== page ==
While casually standing there at my black Formica work-top, holding an infant in one arm and peeling a carrot with the other (much easier than you’d think), it suddenly dawned on me that my days of cooking are numbered. It is only a matter of time, maybe two years, maybe four, until we start to eat regularly every night as a family. And that means family food.
I always enjoyed my family meals as a kid, my mother’s cheese & onion pies and lasagnes; slicing mouthfuls of cold apple crumble for breakfast on a Monday morning and, my favourite, a rich-cheddar cauliflower cheese, two fat salty sausages and a spoonful of baked beans. But how much of any of it was any fun for her to make? I can only imagine that having to cook day-in day-out for three hungry mouths by a roughly reasonable hour would wear thin. She did well, rotating the favourites at just the right rate for each to hold its appeal. I, on the other hand, am facing the very real prospect of being told on a daily basis that my food is shit and nowhere near as good as so-and-so’s dad’s [the fucking pervert]. I wish I could be more like Hugh, finding the time to bake pies and pastries with his red-cheeked and healthy young children in his flour-dusted and stone-floored kitchen some, oh, mid-week afternoon when not in the, err, office.
I don’t want to dwell on that thought for now, though. We have just finished the rest of my bean stew – this time more soup-like thanks to my throwing in of almost all of the rest (minus a wee punnet for the freezer) of the cooking water into the casserole with the remains last night -- with a carrot and parsley salad (not so great really) and some soft three-seed bread smeared thickly with cool and salty butter.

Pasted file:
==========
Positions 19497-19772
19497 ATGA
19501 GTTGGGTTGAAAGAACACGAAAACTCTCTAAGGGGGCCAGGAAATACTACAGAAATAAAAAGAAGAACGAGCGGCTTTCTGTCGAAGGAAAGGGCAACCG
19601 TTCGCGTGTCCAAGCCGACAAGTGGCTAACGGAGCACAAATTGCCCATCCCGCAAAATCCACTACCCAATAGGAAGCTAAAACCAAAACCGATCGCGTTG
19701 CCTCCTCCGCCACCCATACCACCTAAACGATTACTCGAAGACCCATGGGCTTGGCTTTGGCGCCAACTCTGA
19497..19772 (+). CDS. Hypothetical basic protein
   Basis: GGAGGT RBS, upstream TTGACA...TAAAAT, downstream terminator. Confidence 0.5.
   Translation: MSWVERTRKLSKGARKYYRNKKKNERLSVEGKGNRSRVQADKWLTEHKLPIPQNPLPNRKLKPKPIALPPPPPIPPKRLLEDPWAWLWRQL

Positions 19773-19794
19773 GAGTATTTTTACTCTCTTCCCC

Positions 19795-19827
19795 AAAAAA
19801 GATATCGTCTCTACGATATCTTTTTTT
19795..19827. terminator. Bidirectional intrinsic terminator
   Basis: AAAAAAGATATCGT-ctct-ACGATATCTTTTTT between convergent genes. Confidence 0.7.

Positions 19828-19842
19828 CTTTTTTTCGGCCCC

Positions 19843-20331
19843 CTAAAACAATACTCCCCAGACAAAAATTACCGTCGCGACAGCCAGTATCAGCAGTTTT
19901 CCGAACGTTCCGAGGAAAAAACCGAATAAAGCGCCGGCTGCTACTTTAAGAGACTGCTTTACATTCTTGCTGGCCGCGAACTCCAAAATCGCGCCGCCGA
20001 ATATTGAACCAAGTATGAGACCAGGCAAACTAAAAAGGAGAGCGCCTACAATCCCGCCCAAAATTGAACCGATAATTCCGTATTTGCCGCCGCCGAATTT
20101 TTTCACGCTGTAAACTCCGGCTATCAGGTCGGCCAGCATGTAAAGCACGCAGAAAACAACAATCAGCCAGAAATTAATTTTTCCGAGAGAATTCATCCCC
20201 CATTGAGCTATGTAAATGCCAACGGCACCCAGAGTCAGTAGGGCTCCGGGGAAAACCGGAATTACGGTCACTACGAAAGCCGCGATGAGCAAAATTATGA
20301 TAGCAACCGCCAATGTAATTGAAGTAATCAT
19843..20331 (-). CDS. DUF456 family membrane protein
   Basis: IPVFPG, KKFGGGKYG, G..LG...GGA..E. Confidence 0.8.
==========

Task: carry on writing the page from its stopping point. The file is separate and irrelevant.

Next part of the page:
But it was my apple tart, which I neglected to mention, which stole the show. Yesterday we enjoyed a good 80 degrees or so each of the warm pie with a dollop of sugared whipped cream. The pastry was so sweet and crumbly that it almost melted on the tongue, the coxes super-sweet but providing a refreshing tartness and the now-roasted whole-almond studs rounding it all off with butter and spice. It was a winner, although next time I would add another layer or two of apples to get the pastry balance a it better. And some home-made vanilla ice-cream wouldn’t be too offensive next door either. A simple classic etc.
We were then left with the other half of the Swiss pie. It would have been even tastier tomorrow -- the pasty having soaked up enough apple and sugar to turn slightly chewy, and the apple having had time to decompose every so little. But none of this was to be, at least not for me. In fact, I have already had the very last piece of this pie that I will ever take. It would appear, however, that the remaining semicircle went to a very good home – a home lived in by a friend of the Wife’s and recently vacated by said friend’s husband. So she took it round when she went over for the chat and they reheated it and felt much better, leaving a wedge for the Friend to enjoy later in front of the telly. It was a lovely pie.